4. Alzheimer’s disease
Alzheimer’s disease (pronounced Allz-high-merz duh-zeez) causes serious memory problems. The signs of Alzheimer’s disease begin slowly and get worse over time. This is because changes in the brain cause large numbers of brain cells to die.
It may look like simple forgetfulness at first, but over time, people with Alzheimer’s disease have trouble thinking clearly. They find it hard to do everyday things like shopping, driving, and cooking. As the illness gets worse, people with Alzheimer’s disease may need someone to take care of all their needs at home or in a nursing home. These needs may include feeding, bathing, and dressing.
Treatment for Alzheimer’s disease
- Taking certain medicines can help a person in the early or middle stages of Alzheimer’s disease. These medicines can keep symptoms, such as memory loss, from getting worse for a time. The medicines can have side effects and may not work for everyone. Talk with your doctor about side effects or other concerns you may have.
- Other medicines can help if you are worried, depressed, or having problems sleeping.
5. Vascular Dementia
Many people have never heard of vascular dementia (pronounced vas-kue-ler duh-men-shuh). Like Alzheimer’s disease, it is a medical condition that causes serious memory problems. Unlike Alzheimer’s disease, signs of vascular dementia may appear suddenly. This is because the memory loss and confusion are caused by small strokes or changes in the blood supply to the brain. If the strokes stop, you may get better or stay the same for a long time. If you have more strokes, you may get worse.
Treatment for vascular dementia
You can take steps to lower your chances of having more strokes. These steps include:
- Control your high blood pressure.
- Treat your high cholesterol.
- Take care of your diabetes.
- Stop smoking.
What Can I Do If My Memory Worries Me?
See your doctor. If your doctor thinks your memory problems are serious, you may need to have a complete health check-up. The doctor will review your medicines and may test your blood and urine. You also may need to take tests that check your memory, problem solving, counting, and language skills.
In addition, the doctor may suggest a brain scan. Pictures from the scan can show normal and problem areas in the brain. Once the doctor finds out what is causing your memory problems, ask about the best treatment for you.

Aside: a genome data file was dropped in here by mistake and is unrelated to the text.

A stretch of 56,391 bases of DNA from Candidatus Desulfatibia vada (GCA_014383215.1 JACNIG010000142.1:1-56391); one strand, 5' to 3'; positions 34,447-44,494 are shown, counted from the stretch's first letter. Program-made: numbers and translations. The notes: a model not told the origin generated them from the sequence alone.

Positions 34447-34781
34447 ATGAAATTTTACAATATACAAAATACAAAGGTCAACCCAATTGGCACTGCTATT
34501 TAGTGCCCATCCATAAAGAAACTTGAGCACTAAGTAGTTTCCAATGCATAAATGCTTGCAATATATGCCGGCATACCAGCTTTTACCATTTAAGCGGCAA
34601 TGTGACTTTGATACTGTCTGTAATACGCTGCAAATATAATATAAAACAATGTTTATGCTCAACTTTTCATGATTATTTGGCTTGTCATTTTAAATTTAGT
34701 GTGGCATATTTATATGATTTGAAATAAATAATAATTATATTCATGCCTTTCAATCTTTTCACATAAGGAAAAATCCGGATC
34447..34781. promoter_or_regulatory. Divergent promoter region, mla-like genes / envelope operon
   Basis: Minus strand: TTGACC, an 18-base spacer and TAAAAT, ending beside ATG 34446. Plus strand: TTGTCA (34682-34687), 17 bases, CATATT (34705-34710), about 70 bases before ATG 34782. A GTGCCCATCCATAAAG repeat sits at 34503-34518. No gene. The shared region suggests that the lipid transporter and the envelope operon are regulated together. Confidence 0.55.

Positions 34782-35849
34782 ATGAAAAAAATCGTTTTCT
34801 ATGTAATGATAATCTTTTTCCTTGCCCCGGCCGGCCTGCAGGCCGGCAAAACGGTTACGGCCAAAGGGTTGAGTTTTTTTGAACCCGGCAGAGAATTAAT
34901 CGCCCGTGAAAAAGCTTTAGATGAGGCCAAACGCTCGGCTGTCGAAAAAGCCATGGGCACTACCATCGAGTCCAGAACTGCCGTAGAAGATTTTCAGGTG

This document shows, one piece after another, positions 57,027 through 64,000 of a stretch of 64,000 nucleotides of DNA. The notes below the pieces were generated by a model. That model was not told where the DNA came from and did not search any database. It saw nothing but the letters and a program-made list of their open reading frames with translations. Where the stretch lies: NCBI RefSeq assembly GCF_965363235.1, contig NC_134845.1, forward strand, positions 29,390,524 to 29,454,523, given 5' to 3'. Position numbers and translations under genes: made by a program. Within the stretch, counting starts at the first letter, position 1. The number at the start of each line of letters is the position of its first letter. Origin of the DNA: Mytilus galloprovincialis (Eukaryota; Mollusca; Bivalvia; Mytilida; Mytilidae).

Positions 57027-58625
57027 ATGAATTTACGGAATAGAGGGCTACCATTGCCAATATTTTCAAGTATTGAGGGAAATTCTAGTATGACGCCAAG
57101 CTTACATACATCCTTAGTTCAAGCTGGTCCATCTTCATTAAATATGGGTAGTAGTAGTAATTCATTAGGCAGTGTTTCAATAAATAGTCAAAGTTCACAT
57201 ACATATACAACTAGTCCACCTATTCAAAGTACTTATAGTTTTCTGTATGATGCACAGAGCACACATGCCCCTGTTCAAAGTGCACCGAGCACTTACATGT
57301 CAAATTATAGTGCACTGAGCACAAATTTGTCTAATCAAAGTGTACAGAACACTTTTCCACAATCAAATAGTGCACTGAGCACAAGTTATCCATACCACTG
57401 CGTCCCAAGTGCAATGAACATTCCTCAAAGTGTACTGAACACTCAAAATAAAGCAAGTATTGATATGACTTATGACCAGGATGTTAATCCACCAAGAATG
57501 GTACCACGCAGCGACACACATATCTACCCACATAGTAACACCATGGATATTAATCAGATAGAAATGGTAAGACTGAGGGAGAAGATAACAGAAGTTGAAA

What can family members do to help?
If your family member or friend has a serious memory problem, you can help the person live as normal a life as possible. You can help the person stay active, go places, and keep up everyday routines. You can remind the person of the time of day, where he or she lives, and what is happening at home and in the world. You also can help the person remember to take medicine or visit the doctor.
Some families use the following things to help with memory problems:
- big calendars to highlight important dates and events
- lists of the plans for each day
- notes about safety in the home
- written directions for using common household items
(most people with Alzheimer’s disease can still read)
- There are differences between normal forgetfulness and more serious memory problems.
- It’s important to understand the causes of memory problems and how they can be treated.
- You can get help for mild and serious memory problems.
Understanding the memory issues described in this article will help you ask the right questions. See your doctor if you are still worried about your memory. It’s important to find out what is causing your memory problems.
Alzheimer’s Disease Education and Referral (ADEAR) Center
P.O. Box 8250
Silver Spring, MD 20907-8250
The Alzheimer’s Disease Education and Referral (ADEAR) Center offers information on diagnosis, treatment, patient care, caregiver needs, long-term care, and research related to Alzheimer’s disease. Staff can refer you to local and national resources. The Center is a service of the National Institute on Aging, part of the Federal Government’s National Institutes of Health.
NIH National Institute on Aging: The Alzheimer’s Disease Education and Referral (ADEAR) Center